“But I’ve got one right here,” she insisted. “And you don’t know there’s a demon on that ship. It could just be a trader from Jakarun or Zenuvia.”

“Do you see any cargo on the deck?” inquired Max, handing her the telescope.

She scanned from stem to stern. “No”—she frowned—“but that doesn’t mean there aren’t goods stowed below. Maybe it’s a smuggler.”

“Possibly,” Max allowed. “But that would be a big ship for a smuggler. At any rate, most smugglers don’t fly royal banners from their masts.” He pointed to a plum-colored pennant and its pyramid of three gold coins. “Do you know whose standard that is?”

Tam barely glanced at it.

“No,” she muttered, passing the glass along. “I was taught only the mark of my brayma.”

The statement told Max a great deal about her. Brayma was a demon word, a title used for the lord of a fief. Some controlled vast territories and others small, but all enjoyed absolute authority over those who lived on their lands. While some braymas were indifferent to their subjects, Max knew most were tyrants whose appetites and cruelty far exceeded human norms. Tam’s brayma must have fit this description.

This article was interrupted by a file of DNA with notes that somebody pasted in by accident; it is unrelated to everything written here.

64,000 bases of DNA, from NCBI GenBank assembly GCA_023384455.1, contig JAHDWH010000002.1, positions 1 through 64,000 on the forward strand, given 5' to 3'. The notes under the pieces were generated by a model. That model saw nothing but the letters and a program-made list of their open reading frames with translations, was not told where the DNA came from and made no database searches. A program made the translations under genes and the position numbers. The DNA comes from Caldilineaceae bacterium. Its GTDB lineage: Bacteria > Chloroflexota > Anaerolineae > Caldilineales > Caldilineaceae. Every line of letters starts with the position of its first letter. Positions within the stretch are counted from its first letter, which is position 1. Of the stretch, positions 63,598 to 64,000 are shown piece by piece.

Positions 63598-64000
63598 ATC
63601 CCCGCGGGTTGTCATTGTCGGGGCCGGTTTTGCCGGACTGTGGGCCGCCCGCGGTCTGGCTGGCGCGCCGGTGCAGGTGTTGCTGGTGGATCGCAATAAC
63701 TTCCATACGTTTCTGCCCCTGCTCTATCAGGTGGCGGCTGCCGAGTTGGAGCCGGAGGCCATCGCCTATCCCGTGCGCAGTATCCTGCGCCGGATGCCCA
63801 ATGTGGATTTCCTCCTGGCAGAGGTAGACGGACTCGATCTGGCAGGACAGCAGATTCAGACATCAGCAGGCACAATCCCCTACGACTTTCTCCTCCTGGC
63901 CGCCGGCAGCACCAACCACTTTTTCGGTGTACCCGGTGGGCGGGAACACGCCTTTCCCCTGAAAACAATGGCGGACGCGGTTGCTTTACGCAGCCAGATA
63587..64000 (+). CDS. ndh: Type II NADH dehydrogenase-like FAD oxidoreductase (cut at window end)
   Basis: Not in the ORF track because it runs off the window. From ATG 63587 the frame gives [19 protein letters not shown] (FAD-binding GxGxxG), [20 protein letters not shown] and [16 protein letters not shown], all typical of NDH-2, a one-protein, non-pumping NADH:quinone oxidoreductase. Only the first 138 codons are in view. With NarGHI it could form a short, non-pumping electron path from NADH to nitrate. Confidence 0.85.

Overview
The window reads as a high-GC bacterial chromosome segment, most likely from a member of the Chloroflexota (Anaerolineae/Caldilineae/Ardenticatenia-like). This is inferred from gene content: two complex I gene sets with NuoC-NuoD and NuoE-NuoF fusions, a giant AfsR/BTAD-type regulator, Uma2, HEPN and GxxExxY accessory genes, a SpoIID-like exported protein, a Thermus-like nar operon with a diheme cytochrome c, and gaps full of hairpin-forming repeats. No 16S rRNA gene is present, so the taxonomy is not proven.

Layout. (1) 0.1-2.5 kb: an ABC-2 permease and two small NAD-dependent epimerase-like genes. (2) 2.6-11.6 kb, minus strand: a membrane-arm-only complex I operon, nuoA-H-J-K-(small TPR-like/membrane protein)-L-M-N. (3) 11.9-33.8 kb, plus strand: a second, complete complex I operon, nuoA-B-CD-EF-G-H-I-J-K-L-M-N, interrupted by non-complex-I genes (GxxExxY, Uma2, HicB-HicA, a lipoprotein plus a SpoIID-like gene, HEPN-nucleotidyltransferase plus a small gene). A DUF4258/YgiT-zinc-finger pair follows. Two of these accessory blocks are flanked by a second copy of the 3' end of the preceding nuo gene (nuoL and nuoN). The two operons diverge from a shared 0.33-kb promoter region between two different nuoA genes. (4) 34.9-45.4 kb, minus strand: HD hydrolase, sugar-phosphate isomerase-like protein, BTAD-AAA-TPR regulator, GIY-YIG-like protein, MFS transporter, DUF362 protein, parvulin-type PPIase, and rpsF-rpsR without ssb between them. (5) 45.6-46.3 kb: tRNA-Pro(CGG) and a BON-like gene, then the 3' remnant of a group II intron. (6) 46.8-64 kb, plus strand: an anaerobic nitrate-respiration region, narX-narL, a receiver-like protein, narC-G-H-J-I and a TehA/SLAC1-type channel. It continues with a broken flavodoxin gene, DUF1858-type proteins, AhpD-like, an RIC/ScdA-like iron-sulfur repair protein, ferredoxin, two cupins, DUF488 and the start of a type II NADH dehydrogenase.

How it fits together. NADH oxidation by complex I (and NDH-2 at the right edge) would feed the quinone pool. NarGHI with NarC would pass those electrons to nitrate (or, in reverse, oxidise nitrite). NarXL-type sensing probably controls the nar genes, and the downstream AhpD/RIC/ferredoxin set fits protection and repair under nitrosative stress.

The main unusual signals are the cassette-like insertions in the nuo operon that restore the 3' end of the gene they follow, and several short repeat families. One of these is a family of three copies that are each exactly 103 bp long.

From the girl’s accent, Max guessed she’d lived in Dun. That was Aamon’s realm and comprised much of what had once been Russia and northern Asia. Tam was undoubtedly a runaway slave. Max had to respect anyone who had survived such a life, much less escaped and journeyed all the way to Rowan.

“You live here now,” he said gently. “You have no brayma anymore.”

“So where is that ship from?” she asked, still wary.

“It’s from Blys,” Max replied. “And it’s no merchant—that standard belongs to the king himself. The white pennon beneath is a sign of truce. Apparently, Prusias wants to talk.”

“D-do you think the king is aboard?” stuttered a boy with terrible burn scars.

“I doubt it,” said Max. “It’s not his style to slip quietly into port. If Prusias visits us again, he’ll be leading an army.”